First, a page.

Attorneys representing Felarca, who was stabbed in the arm and beaten on the head during the confrontations, filed a motion to dismiss the charges.

    The motion to dismiss claims that Felarca's constitutional rights were violated and provides evidence of collusion between the neo-Nazi groups and the California Highway Patrol (CHP).

    Felarca's attorneys say they obtained evidence of CHP investigators working with TWP, a group that advocates a white ethnostate and is part of the alt-right.

    The alt-right is a loosely knit coalition of white supremacists, white nationalists and neo-Nazis.

    In a phone call with TWP member Doug McCormack, an organiser of the June 2016 rally, CHP investigator Donovan Ayres promised to suggest redacting his name for his safety.

    "I'm gonna suggest that we hold that or redact your name or something … uh ... until this thing gets resolved," Ayres said, according to court documents.

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    "Yeah, I'd appreciate it," McCormack replied, going on to claim anti-fascists were "trying to cause… serious problems for people" by "finding out where people are working and… calling the bosses".

    In his report, Aryes noted that McCormack was one of the several neo-Nazi demonstrators who had brought a knife to the protest.

    In a response to the defendants' motion to dismiss, the prosecutors said the allegations were "inaccurate or fabricated".

    Shanta Driver, Felarca's lead lawyer and national chair of BAMN, accused CHP and Sacramento District Attorney of "cover-up and collusion with Nazis". 

    "There is a direct path from the threat of murder by fascist TWP members in Sacramento and the murder of Heather Heyer in Charlottesville," she told Al Jazeera by email.

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    "Police and prosecutors have repeatedly targeted anti-fascist demonstrators for arrests and charges. This policy of collusion has emboldened the fascists to escalate their violent attacks."

    Describing CHP and the DA as "arrogant" and accustomed "to meeting no resistance", Driver argued that the case is a "textbook witch-hunt of anti-racists". 

    'Long, sordid history'

    David Ponton, an assistant professor and historian at the University of South Florida, said there is a "long, sordid history" of cooperation between white supremacist groups and police departments that stretches back to the end of slavery in the 19th century.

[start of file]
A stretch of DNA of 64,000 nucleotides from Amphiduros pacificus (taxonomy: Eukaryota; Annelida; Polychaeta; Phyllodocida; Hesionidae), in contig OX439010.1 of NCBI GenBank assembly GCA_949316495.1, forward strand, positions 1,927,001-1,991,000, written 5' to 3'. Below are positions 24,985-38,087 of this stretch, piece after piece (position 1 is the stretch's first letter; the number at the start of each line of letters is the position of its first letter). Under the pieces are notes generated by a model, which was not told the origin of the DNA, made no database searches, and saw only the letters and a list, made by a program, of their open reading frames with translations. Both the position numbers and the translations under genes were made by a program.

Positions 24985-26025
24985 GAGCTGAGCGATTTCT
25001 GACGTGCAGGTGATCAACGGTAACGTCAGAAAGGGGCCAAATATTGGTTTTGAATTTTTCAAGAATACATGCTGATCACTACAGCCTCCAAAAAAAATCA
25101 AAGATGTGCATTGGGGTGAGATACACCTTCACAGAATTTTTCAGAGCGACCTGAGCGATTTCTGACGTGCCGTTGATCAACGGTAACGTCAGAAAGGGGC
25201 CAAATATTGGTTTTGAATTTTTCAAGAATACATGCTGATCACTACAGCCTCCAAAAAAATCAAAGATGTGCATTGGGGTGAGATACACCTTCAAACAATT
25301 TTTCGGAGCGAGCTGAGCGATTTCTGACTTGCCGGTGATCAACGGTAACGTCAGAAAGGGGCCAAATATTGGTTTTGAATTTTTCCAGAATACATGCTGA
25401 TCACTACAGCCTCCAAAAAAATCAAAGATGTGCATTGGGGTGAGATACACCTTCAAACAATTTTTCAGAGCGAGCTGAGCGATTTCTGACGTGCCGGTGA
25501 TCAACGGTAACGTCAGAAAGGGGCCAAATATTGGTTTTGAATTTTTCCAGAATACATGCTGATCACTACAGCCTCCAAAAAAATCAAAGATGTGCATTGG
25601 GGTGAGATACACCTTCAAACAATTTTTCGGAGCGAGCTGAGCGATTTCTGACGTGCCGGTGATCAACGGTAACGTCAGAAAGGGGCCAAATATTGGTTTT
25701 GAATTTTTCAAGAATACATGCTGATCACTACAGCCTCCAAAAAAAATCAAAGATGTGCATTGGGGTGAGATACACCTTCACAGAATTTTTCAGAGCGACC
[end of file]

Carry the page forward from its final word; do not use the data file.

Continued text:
"[It] really becomes clearest to me after Reconstruction ends in 1877, and the relationship between the two has been sustained into the 21st century … and despite professionalisation efforts that were meant to make police departments more accountable (to themselves, mostly, but sometimes to the public)," he told Al Jazeera.

    Ponton explained that the relationship is rooted in a "broader American culture to which police officers are not immune, that tends to not recognise white supremacy as such until an attack is egregious enough - [for example], the Charleston church shooting - to upend our colour-blind sensibility".

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    In 1916, police and public officials looked on as a mob lynched Jesse Washington, an African American teenager who had been convicted of murdering a white woman in Robinson, Texas.

    The police stood by as a crowd castrated Washington, cut off his fingers and left him hanging over a bonfire.

    In Tulsa, Oklahoma, riots broke out between African Americans and white residents when rumours of a potential lynching spread throughout town after Dick Rowland, a 19-year-old black man, was arrested on suspicion of raping a white woman in 1921.

    When a group of African Americans showed up at the police station to prevent the potential lynching, confrontations erupted. Two days of violence ensued, with police officers allegedly joining white mobs in their rampages.

    Dozens of people died, most of them African Americans. The National Guard was eventually deployed, and thousands of black residents were rounded up and detained.

    Similar incidents took place throughout the 20th century, particularly during the civil rights era (1954-1968).

    More recently, an April 2015 Federal Bureau of Investigations (FBI) Counter-terrorism Policy Guide, which was obtained by The Intercept last year, noted that "militia extremists, white supremacist extremists and sovereign citizen extremists often have identified active links to law enforcement officers".

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    In June 2017, a member of a right-wing militia group assisted police officers as they arrested an anti-fascist protester at an alt-right gathering, The Guardian reported at the time.

    The PCJF's Verheyden-Hilliard described the pattern as "clear" evidence of US police aligning itself with far-right groups and corporate entities, citing the arrest of indigenous protesters in Standing Rock, North Dakota.

    "The Trump administration has given a green light to legitimise these right-wing organisations and serve their interests as well as those of corporations," she concluded.

    "It represents a clear signal that, as we have a resurgent social justice and anti-fascist movement against white supremacists and industries destroying the environment, you have at the same time police collaborating with [the far right] and corporate entities, such as fossil fuel."

    Editor's note: An earlier version of this article misstated William Scott Planer's name. 

    SOURCE: Al Jazeera News